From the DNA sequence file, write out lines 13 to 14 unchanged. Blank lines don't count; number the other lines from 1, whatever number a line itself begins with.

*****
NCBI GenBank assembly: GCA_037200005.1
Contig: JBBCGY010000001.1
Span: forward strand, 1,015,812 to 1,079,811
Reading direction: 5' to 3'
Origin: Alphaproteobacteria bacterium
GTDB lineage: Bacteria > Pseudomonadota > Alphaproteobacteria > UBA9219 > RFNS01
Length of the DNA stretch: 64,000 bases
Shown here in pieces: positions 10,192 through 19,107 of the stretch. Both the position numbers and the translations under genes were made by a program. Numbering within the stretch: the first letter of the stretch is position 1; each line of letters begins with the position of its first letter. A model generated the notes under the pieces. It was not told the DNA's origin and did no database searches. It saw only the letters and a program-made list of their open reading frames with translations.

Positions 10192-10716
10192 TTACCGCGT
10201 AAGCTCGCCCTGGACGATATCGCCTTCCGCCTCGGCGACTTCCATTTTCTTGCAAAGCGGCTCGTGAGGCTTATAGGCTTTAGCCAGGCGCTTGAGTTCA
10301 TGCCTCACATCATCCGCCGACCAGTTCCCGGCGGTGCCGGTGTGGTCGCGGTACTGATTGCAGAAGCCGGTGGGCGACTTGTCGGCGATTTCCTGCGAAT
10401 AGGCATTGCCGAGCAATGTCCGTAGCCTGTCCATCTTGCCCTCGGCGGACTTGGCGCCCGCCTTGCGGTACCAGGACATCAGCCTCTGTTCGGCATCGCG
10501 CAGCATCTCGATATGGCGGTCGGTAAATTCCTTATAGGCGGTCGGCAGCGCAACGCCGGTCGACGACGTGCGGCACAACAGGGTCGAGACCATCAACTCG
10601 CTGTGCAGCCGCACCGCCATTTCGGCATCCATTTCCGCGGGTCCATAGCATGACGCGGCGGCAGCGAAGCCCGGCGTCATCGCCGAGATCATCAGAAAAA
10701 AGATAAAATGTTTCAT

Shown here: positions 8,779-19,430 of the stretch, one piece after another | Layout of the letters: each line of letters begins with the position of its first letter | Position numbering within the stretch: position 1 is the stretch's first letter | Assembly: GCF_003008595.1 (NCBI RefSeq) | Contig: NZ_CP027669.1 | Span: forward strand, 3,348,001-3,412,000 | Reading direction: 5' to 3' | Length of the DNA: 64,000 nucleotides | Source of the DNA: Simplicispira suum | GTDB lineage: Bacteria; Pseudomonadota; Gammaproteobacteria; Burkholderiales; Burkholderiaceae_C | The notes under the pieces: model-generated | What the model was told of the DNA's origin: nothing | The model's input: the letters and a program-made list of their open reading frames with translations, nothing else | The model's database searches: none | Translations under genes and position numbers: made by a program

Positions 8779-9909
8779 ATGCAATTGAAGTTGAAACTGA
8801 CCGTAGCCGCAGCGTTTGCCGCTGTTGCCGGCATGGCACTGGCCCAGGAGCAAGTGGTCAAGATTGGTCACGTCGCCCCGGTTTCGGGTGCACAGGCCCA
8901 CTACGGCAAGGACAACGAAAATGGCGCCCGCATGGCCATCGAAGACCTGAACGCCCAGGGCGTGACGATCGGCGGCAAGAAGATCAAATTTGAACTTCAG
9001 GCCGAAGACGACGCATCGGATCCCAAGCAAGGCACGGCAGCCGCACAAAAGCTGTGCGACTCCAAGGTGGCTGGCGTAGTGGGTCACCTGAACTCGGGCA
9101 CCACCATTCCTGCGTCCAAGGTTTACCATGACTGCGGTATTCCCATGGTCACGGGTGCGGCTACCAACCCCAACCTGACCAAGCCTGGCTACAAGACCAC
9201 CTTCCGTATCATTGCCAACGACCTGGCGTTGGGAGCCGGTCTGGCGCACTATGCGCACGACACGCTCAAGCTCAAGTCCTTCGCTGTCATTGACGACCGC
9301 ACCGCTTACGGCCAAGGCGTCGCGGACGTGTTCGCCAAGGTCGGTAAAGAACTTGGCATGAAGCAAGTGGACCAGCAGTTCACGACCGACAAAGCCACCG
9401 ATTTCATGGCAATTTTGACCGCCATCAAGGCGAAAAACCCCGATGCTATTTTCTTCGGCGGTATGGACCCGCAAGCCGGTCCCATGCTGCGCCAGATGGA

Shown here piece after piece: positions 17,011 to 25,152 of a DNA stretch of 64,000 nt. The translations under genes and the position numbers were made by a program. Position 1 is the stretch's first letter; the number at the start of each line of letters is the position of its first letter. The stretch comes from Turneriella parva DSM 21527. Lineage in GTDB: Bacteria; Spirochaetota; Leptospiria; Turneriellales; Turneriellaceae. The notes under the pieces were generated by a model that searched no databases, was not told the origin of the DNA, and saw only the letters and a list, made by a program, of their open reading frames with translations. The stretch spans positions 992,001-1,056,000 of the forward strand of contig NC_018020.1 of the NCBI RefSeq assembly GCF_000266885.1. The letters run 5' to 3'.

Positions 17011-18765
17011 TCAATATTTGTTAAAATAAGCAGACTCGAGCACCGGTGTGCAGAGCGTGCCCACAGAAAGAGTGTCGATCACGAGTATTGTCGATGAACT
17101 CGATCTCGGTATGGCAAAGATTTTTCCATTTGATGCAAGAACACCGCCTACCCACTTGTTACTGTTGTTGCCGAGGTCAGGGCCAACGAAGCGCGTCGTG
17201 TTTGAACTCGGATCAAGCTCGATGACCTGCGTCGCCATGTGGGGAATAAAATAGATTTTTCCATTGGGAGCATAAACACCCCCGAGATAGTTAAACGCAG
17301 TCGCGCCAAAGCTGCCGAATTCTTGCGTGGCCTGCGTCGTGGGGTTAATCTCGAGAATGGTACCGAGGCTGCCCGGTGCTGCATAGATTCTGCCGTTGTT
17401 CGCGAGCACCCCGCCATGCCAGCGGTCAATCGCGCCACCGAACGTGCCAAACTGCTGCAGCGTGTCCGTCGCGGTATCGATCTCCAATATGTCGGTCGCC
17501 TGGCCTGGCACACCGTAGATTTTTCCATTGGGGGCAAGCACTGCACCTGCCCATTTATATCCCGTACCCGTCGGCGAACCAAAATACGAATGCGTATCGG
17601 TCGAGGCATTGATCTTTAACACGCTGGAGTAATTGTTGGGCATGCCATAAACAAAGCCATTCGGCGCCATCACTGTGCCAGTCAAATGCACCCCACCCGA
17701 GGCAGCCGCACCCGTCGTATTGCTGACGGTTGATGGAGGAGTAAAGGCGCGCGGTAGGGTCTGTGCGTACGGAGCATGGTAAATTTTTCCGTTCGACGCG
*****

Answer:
10401 AGGCATTGCCGAGCAATGTCCGTAGCCTGTCCATCTTGCCCTCGGCGGACTTGGCGCCCGCCTTGCGGTACCAGGACATCAGCCTCTGTTCGGCATCGCG
10501 CAGCATCTCGATATGGCGGTCGGTAAATTCCTTATAGGCGGTCGGCAGCGCAACGCCGGTCGACGACGTGCGGCACAACAGGGTCGAGACCATCAACTCG